Extremism is extremely unnecessary

Dear Diet

It’s January. Everywhere you look there are detox diets, juice cleansers, slimming smoothies and that last ditch effort to drop the festive season kilos. Now, before I go on, let’s just get one thing straight: DIETS DON’T WORK. I love a good smoothie, but drinking only liquids for a period of days will deplete your body of any lean muscle mass you once had, slow your metabolism to a standstill, and turn you into a grumpy, tired, emotional, screaming lunatic. Fact.

Now, consider this. If you ate in a way that provided you will the appropriate fuel, nutrition, emotional satisfaction and enjoyment, wouldn’t Christmas just be another day? And wouldn’t your weight be as stable as any other month of the year? Food for thought hey. Pun intended.

If you want to lose a few kilos, that’s great. Most of us have been there at some point in our life. But please, STEP AWAY FROM THE SCALES. Instead, focus on long term, sustainable and sensible behaviours.

Just like you brush your teeth every morning, you too can prepare your weekly lunches, stock your fridge with healthy options AND say no to that 3kg box of Whitman’s brought to the table on Christmas Day. It’s all a matter of choice.

What will you choose?

And while I’m at it: please drop the labels.

You’ve gone vego? Ok. That’s your choice. But salmon is an animal. YOU ARE NOT A VEGETARIAN IF YOU EAT FISH.

You eat gluten free? That’s great, I’m genuinely really happy for you. I wish more people would quit gluten. But please don’t tell me how you ate a kebab after a big night out on the sauce, or sit there in front of me inhaling the bread basket. You’re either gluten free or you’re not. Simple.

You’re Paleo? Good on you – we could all do with bringing our nutrition back to nature a little more. But please don’t preach your perfectionism – to me, or anyone else for that matter. Perfect doesn’t exist. And disordered eating is extremely destructive. Life and food are to enjoy, and no one wants to be preached at. I eat bread and I’m happy to tell anyone that. (It is gluten free though, as I don’t also eat kebabs :)).

To keep it simple, balance is the key. Trial and error will tell you what your body needs. If you want to be vego, I get it. But please food combine and ensure you get adequate protein. If you want to eat gluten free, brilliant! But ditch the labels until you’ve decided that it is your long term approach to nutrition. And if you choose to eat Paleo, practice compassion and drop the “Paleo Police” message off at the tip.

Extremism is extremely unnecessary. Rant over.


  1. Claire Yates

    Great post! I am with you on the “Paleo Police’ thing! I wrote a post about it in Oct last year – . I follow a Paleo template myself, but as a Nutritionist I encourage ANY form of healthy eating that someone is trying 🙂 and the whole elitism in the Paleo crowd drives me nuts! I’m glad to see there are others out there like me 🙂 Great post! Claire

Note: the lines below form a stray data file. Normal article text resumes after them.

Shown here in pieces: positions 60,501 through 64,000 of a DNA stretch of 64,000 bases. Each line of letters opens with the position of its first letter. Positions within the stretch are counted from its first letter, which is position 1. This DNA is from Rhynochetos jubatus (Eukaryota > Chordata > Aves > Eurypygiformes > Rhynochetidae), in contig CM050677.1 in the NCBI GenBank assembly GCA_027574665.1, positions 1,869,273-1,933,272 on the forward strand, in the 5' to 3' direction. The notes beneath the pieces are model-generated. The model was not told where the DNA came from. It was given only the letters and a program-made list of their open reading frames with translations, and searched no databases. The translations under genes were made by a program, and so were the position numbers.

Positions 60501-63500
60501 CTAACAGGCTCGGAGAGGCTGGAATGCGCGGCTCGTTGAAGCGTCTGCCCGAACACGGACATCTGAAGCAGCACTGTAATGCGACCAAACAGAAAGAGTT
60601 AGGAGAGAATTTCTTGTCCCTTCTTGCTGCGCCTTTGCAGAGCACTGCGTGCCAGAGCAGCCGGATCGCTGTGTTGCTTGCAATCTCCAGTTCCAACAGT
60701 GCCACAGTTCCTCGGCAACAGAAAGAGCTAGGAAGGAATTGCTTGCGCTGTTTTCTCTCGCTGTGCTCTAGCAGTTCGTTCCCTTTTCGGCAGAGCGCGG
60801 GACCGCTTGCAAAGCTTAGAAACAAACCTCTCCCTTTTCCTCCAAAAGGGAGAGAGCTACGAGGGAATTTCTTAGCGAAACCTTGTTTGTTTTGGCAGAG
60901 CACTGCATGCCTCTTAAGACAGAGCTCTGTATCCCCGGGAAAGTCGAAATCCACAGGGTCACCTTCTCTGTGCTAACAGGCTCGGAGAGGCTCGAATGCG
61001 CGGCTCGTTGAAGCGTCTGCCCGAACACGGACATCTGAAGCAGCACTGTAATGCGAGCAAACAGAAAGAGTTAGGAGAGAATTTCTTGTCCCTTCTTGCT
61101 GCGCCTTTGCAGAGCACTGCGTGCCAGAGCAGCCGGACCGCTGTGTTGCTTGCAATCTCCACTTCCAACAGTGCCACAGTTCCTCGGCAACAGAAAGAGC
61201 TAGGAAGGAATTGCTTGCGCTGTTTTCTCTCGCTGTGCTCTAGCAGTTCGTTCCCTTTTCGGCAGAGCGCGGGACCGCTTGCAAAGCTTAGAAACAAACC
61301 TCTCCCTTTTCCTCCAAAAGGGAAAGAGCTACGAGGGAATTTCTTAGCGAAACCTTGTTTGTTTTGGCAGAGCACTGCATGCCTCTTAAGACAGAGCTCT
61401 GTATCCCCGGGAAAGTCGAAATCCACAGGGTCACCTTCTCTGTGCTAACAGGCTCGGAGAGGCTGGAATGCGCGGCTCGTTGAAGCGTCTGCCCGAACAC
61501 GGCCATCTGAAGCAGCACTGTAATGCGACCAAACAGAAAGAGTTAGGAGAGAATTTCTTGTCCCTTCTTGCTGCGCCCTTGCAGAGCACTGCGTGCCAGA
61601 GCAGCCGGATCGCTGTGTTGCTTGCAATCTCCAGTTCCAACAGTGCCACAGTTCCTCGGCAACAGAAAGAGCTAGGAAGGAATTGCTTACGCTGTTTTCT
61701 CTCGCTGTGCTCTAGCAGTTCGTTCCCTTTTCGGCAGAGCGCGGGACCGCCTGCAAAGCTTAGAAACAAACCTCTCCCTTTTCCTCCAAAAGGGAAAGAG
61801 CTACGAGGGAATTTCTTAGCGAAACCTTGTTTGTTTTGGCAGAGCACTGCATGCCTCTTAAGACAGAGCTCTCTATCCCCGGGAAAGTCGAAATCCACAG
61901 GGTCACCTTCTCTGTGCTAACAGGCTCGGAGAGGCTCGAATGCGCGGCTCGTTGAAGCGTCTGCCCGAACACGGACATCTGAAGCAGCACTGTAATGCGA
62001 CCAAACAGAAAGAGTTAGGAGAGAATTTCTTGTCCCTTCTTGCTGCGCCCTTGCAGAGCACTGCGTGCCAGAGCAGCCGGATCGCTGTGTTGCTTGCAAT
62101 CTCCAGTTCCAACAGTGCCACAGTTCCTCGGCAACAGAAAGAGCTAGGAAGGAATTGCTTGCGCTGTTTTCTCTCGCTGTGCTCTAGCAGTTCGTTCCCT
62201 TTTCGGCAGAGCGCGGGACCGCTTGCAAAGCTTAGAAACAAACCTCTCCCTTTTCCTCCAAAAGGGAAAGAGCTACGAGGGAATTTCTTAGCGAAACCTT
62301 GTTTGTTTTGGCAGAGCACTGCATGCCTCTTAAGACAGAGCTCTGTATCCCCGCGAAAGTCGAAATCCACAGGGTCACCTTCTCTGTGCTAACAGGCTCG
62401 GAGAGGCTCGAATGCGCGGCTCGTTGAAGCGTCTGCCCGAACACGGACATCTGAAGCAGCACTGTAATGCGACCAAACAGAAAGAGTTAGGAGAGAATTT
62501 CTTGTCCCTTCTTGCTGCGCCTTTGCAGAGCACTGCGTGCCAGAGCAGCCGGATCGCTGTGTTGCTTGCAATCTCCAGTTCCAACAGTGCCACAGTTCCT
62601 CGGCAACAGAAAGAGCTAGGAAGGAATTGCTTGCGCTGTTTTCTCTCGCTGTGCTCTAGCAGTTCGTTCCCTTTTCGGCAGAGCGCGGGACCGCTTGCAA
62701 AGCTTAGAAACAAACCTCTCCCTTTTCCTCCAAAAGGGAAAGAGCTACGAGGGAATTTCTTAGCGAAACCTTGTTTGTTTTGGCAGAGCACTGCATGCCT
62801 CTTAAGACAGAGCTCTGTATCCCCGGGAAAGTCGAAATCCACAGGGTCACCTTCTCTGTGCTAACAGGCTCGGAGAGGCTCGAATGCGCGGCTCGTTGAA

2. Lisa Croz

    Love it! Having just started working with you I am loving your passionate honesty. Even the best of us have bad days and we must learn to be compassionate & forgiving to ourselves.
    Btw, weaning of the scales & winning!

  3. Hayley

    A perfectly justified rant. I agree wholeheartedly and not only is extremism unnecessary, it’s UNattractive!

  4. The Natural Nutritionist

    Thanks Claire! Please feel free to share. I just read yours – what a fantastic Paleo role model you are. Love your work. Steph x

  5. Andie

    I agree! Extremism can be damaging to the person and to others- it’s where the “all or nothing” mentality comes in, and that feeling of falling off the bandwagon. I no longer “fall off the bandwagon”, I simply sometimes choose less optimal/ concentrated ways of getting my required fuel/ nutrition… it makes you realise that if you’re focused on health, you do make the optimal choices most of the time! And when you’re not judging yourself too harshly, there’s no need to judge others- not to mention giving you license to trial and error for yourself 🙂

  6. Alex

    Thanks for the rant! This is just what I needed to read today. I just found your website and it appears that there are some great articles. Like so many people, I have had periods of diet extremism and I am only just realising the damage that has done. I am embarassed to say that I am actually afraid now of foods that some groups have told me are bad for me. So much so, that I can no longer separate my physiological and psychological reactions to them and listen to whether my body is telling me it likes them. I genuinely prefer tofu (biodynamic) and handmade seitan (with nothing but organic unbleached flour, tamari, ginger and filtered water) to chicken and meat. Will I become an infertile, bloated beach ball if I eat these things? To put this in context, I am extremely active and fit, a healthy weight, eat mostly organic wholefoods and lots of vegetables and healthy fats and avoid processed food entirely other than pea protein and aforesaid devil products, including refined grains and sugars. It seems sad to me that as an intelligent person I waste time worrying about it even.

  7. Alex

    Just to note, the above was not meant to appear as a criticism of anyone but myself. Just saw your FAQ on gluten. I don’t know…yikes.

  8. Rachel

    I love this post! I’m so sick of labels they make you feel guilty even when your eating healthfully.

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